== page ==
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Looking Back: Cinema's Greatest Moments: THE ENGLISH PATIENT (1996)
The English Patient (1996).
Why do we love a great film so much? What makes a great film? Before a film is made there is only the concept of it, a dream of a story brought to life. With time what follows the individual filmmaker’s dream as it becomes realized into a film, it grows beyond the filmmaker’s personal vision and becomes the dream of all who are involved in its making. And further, if that film lives and thrives over the years it becomes myth-like, a living symbol of part of the collective unconscious. ‘The English Patient’ is such a film. When I see this film again and again over the years, it never changes and yet it always seems different. Why? Because I’ve changed. Because when I watch this film I not only see the film itself but layers of meaning and all the experiences I have lived over the years since the last time I saw it. In many ways, this film acts as a symbol in my own life, for the chapters in it that began and ended since the first time I saw it and the last and for each moment in my life that I would recall fragments of the film and its music to mind, a weave between my own personal experience and this archetype of a living symbol, this marked history, this movie myth which lives on for so many and is indeed a ‘cinema’s greatest moment’.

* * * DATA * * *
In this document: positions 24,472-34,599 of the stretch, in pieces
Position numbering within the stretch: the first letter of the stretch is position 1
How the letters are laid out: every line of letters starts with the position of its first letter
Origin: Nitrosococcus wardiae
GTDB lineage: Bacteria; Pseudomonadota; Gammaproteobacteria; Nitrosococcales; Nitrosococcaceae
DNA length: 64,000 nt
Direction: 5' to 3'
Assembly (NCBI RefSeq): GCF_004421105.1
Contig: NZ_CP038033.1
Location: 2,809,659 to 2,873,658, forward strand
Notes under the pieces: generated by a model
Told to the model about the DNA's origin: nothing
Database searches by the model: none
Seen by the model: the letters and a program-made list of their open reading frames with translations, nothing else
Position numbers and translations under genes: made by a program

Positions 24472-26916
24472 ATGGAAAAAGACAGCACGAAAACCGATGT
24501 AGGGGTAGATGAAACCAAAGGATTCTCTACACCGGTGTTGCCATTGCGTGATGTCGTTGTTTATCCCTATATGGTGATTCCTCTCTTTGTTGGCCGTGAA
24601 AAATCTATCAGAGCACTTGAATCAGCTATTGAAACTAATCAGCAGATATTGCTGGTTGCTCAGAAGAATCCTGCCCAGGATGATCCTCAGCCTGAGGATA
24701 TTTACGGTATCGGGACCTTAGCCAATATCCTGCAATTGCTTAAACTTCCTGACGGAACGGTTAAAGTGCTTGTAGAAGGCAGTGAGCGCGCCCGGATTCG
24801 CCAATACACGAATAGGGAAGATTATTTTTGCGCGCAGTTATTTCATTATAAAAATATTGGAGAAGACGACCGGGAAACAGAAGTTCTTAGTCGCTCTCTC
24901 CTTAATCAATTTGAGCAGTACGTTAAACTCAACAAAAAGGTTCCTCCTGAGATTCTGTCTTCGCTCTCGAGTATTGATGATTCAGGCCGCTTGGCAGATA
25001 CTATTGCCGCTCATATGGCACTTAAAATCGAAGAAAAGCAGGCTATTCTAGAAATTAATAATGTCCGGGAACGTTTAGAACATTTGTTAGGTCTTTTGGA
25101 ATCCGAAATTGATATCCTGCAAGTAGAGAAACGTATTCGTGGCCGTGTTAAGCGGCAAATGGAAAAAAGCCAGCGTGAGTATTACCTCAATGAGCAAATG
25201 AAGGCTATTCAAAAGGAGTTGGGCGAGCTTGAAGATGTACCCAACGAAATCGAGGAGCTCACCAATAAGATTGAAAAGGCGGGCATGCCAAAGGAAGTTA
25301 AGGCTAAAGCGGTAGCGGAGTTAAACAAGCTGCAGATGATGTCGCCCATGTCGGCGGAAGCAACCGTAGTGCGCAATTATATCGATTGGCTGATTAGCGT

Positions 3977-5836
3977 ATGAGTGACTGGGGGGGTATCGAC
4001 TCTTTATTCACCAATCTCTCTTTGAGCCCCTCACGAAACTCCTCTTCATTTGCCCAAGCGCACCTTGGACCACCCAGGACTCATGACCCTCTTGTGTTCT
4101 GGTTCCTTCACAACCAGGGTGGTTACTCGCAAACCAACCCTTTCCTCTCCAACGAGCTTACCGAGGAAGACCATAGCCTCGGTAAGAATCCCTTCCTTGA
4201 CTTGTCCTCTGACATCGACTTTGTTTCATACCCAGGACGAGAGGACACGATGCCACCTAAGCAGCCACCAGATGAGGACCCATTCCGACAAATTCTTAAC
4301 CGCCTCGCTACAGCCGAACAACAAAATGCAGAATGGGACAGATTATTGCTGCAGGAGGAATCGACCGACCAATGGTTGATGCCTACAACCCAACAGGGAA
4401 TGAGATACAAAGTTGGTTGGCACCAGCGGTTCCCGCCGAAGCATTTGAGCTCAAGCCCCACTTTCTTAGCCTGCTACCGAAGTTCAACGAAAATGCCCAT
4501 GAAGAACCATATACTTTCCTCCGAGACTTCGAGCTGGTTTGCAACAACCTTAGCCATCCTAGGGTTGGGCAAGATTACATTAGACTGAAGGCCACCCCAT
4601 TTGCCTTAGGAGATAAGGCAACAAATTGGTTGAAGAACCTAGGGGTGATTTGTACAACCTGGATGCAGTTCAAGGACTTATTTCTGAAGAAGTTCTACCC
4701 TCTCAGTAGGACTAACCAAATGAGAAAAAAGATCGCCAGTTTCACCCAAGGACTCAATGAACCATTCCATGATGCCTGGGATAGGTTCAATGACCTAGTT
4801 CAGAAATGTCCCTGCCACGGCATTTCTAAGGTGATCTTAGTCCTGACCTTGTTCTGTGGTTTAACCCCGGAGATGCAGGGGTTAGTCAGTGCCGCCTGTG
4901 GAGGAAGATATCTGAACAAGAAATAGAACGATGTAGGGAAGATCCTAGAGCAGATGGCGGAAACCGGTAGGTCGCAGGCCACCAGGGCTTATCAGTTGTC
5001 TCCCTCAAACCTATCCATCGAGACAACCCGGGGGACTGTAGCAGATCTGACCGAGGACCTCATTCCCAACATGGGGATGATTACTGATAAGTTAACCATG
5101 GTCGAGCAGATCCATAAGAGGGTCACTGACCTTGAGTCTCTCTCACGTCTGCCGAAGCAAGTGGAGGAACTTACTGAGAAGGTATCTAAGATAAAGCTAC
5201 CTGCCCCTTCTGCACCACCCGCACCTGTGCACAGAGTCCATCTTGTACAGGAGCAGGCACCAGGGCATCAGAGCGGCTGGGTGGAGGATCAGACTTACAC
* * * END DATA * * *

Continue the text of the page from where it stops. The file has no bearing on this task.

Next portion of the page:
-Written by Vanessa McMahon
Almasy: ‘When were you most happy?’ Katherine: 'Now.' Almasy: 'When were you least happy?' Katherine: 'Now.'
Almasy: 'New Lovers smash everything. For their heart is an organ of fire.'
Almasy: ‘I claim this part.' He touched her suprasternal notch, the dip of her neck. ‘The Almasy Bosphorus.’
Katherine: ‘This is a different world I tell myself. A different life. And here I am a different wife.’
Almasy: 'Don't go anywhere. I'll be back. I'll be back.'
“We die containing a richness of lovers and tribes, tastes we have swallowed, bodies we have plunged into and swum up as if rivers of wisdom, characters we have climbed into as if trees, fears we have hidden in as if caves.”
“I wish for all this to be marked on by body when I am dead. I believe in such cartography - to be marked by nature, not just to label ourselves on a map like the names of rich men and women on buildings. We are communal histories, communal books. We are not owned or monogamous in our taste or experience.”
“All I ever wanted was a world without maps.”
“...the heart is an organ of fire.”
Directed by: Anthony Minghella; Produced by: Saul Zaentz; Screenplay by: Anthony Minghella; Starring: Ralph Fiennes, Juliette Binoche, Willem Dafoe, Kristen Scott Thomas, Naveen Andrews, Colin Firth; Music by: Gabriel Yared.
1996 Academy Awards
The Bulletin Board
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